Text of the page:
Theuerdank Leaf, 1517
This leaf is from an original printing of the German epic tale, Theuerdank. Though it was first printed in 1517, it was not released until 1519 following the death of Holy Roman Emperor Maximilian I, the story’s patron and inspiration for its main protagonist. Maximilian I conscripted author Melchoir Pfintzing to write the dramatized story of how the Emperor (portrayed through Theuerdank) ventured on a cross country journey to meet his betrothed, Mary of Burgundy (Lady Ernreich in the tale). The epic was written in German verse and was printed by Augsburg printer Hans Schonsperger, who released 40 copies printed on parchment, and 300 printed on paper.
The story, set in 1477, follows the Knight Theuerdank as he encounters over 80 obstacles, including monsters and sea troubles. These obstacles and adventures are displayed in 118 woodcut images, or xylographs, accompanying each chapter. The image displayed in this leaf shows Theuerdank, the hero, surviving a shipwreck. In the year 1517, while the use of xylographs was a popular trend, no text at the time utilized this many images to support the story, adding unprecedented dramatization to the lore of Theuerdank. Maximilian I was known for commissioning elaborate woodcuts during his reign as Holy Roman Emperor. Along with producing works with a high quantity of woodcuts, such as in Theuerdank, Maximilian I also commissioned abnormally large woodcuts. One example is The Ehrenpforte Maximilians I, which was produced on 36 large sheets of paper.
In addition to the xylographs, Theuerdank is perhaps best noted for its influential black lettertype face. This typography, or font, is similar to what is now recognized as Gothic Script, Gothic minuscule, or Textura. The use of this lettertype in the Emperor’s epic tale changed the style of German typography for centuries to come.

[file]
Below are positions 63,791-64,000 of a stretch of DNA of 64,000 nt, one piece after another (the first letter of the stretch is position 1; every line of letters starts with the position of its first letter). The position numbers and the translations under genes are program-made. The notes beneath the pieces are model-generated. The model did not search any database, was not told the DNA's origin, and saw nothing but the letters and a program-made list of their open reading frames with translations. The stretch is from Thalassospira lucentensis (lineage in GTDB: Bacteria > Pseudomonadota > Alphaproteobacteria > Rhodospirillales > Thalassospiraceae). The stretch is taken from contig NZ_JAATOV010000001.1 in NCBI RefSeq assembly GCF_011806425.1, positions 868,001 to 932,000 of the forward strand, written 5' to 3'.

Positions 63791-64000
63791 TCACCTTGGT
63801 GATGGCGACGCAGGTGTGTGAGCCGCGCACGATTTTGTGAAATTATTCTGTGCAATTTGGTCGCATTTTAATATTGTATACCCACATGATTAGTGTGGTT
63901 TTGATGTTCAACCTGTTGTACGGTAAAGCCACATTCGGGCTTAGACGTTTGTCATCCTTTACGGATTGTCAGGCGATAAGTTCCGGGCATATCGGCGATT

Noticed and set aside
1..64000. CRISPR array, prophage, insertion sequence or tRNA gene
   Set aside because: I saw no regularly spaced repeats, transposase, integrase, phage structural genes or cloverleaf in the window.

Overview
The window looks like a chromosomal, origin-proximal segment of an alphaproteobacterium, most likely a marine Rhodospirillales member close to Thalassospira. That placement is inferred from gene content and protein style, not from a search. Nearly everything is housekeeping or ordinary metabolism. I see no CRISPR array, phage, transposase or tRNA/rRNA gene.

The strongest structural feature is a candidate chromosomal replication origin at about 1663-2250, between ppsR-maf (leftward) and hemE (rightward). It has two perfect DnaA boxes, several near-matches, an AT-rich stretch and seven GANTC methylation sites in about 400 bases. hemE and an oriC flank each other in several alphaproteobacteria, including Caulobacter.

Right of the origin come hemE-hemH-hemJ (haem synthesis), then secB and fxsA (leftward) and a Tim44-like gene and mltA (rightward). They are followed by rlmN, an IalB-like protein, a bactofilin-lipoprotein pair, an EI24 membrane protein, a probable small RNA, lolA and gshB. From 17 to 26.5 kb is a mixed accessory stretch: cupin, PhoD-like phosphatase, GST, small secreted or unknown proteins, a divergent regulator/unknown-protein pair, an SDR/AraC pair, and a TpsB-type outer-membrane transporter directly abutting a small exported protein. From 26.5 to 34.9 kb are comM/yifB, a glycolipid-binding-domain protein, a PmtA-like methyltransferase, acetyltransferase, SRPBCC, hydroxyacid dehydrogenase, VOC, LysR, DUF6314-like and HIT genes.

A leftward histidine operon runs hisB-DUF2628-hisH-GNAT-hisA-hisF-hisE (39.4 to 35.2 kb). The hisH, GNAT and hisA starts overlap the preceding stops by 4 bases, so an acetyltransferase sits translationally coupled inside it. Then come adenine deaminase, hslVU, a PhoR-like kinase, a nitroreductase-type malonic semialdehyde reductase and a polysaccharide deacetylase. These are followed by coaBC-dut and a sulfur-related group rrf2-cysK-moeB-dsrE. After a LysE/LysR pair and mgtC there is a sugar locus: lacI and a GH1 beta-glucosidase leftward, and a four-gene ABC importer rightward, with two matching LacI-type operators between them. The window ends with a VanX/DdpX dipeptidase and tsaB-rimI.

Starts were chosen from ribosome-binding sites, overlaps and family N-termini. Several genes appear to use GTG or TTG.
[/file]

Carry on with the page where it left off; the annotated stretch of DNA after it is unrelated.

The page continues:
We know that Maximilian I wanted to ensure his legacy in the minds of his empire, and commissioned artisans to retell his life story utilizing many different art forms. Theuerdank was originally part of a trilogy of written works, but is the only one to have been completed entirely and produced in its contemporary time. What these commissions signify to historians is an impressive understanding on the part of Maximilian I of the use of imagery and iconography within a society. He was possibly the first modern ruler to utilize the medium of printing to ensure his fame long after his death, and there is no doubt he was successful. The books produced in his name not only told his life’s story, but the artifacts dramatized and fictionalized it, using the skill of literature to preserve Maximilian as an immortal hero. Taken at face value, Theuerdank gives modern audiences a look at the type of tales and stories that early modern communities thrived on: chivalric knights, cross country adventure, obstacles and monsters and above all requited, courtly love. Yet, this leaf, even without the rest of the book, functions as much more than a knightly tale. Combined with the visual grandeur of the woodcuts, and the intriguing bold, black lettertype, Theuerdank changed the world it was produced in.